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I want to cat multiple UTF-8 text files together without having multiple BOM's in the middle of the file. Is there a proper way to do this besides stripping the BOM from each file?

My issue is that, after stripping the BOM and catting the files together, I'm having trouble copying the data to a Postgres table. Postgres is complaining that the data is not UTF-8. I am able to copy one of the small, original with BOM files just fine. Just the combined file with all the BOMs stripped is causing issues.

Thanks.

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3  
Don't strip the BOM on the first file then? –  Mat Feb 14 '13 at 18:39
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See stackoverflow.com/a/4365180/469210 for information on adding a BOM back to a final concatenated file. However @Mat's suggestion of just leaving the BOM in the first file avoids that step. –  borrible Feb 14 '13 at 18:43
    
side question - what is BOM ? Please let me know. –  mtk Feb 14 '13 at 19:26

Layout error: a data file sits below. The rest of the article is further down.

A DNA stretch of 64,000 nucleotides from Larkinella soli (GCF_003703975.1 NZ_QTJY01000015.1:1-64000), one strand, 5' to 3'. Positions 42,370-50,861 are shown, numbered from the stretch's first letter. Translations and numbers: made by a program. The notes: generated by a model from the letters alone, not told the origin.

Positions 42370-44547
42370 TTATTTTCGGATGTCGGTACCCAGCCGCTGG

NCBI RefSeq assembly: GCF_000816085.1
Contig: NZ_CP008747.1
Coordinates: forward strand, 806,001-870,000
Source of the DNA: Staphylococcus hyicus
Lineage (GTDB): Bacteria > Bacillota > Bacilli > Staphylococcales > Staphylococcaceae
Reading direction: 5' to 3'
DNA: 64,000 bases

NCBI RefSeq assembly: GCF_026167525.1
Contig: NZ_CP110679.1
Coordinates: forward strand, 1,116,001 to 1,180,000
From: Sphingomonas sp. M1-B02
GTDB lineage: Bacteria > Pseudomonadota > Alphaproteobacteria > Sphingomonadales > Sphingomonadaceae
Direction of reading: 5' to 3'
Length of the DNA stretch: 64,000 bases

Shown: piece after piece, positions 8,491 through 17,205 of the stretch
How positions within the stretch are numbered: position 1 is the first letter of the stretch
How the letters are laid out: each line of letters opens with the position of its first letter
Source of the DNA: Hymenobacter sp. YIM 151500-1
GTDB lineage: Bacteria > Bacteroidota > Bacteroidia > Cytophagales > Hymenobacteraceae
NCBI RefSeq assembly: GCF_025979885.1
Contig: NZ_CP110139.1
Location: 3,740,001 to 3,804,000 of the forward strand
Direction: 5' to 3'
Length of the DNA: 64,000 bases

@mtk BOM stands for Byte-Order-Mark. –  borrible Feb 14 '13 at 19:27
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Let me get this right: Postgres rejects the UTF-8 data unless there is a BOM? Sounds liek a bug in Postgres! BOMs are evil and have no place in UTF-8. They just cause trouble such as what you are experiencing when concatenating strings [files] together. Postgres definitely should not be requiring one. –  Celada Feb 15 '13 at 15:11

1 Answer 1

There is no byte order ambiguity in UTF-8, and so the BOM is not necessary. No program which processes UTF-8 should require such a thing. If a BOM occurs accidentally at the start of a UTF-8 stream it is always the bytes EF BB BF. The correct method to remove the BOM from UTF-8 is to first check that it starts with these three bytes and then to delete those bytes. If you delete three bytes from a UTF-8 stream that does not start with these three bytes, then you are not deleting a BOM, and you could be corrupting the UTF-8.

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